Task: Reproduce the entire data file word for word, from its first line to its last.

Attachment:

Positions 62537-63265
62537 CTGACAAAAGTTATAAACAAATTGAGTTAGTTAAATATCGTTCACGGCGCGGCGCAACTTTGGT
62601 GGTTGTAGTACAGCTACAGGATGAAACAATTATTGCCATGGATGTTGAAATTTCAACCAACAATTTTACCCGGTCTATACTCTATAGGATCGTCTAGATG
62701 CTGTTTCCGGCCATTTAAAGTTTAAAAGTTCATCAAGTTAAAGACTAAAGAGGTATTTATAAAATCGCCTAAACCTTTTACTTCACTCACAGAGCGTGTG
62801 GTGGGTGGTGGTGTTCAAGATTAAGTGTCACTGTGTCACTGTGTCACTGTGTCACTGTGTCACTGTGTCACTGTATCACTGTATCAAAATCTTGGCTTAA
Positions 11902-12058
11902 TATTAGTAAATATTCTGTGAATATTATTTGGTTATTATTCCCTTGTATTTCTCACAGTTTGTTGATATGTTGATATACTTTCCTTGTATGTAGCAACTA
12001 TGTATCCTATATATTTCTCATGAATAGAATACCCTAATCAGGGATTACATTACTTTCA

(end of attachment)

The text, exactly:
Positions 62537-63265
62537 CTGACAAAAGTTATAAACAAATTGAGTTAGTTAAATATCGTTCACGGCGCGGCGCAACTTTGGT
62601 GGTTGTAGTACAGCTACAGGATGAAACAATTATTGCCATGGATGTTGAAATTTCAACCAACAATTTTACCCGGTCTATACTCTATAGGATCGTCTAGATG
62701 CTGTTTCCGGCCATTTAAAGTTTAAAAGTTCATCAAGTTAAAGACTAAAGAGGTATTTATAAAATCGCCTAAACCTTTTACTTCACTCACAGAGCGTGTG
62801 GTGGGTGGTGGTGTTCAAGATTAAGTGTCACTGTGTCACTGTGTCACTGTGTCACTGTGTCACTGTGTCACTGTATCACTGTATCAAAATCTTGGCTTAA
Positions 11902-12058
11902 TATTAGTAAATATTCTGTGAATATTATTTGGTTATTATTCCCTTGTATTTCTCACAGTTTGTTGATATGTTGATATACTTTCCTTGTATGTAGCAACTA
12001 TGTATCCTATATATTTCTCATGAATAGAATACCCTAATCAGGGATTACATTACTTTCA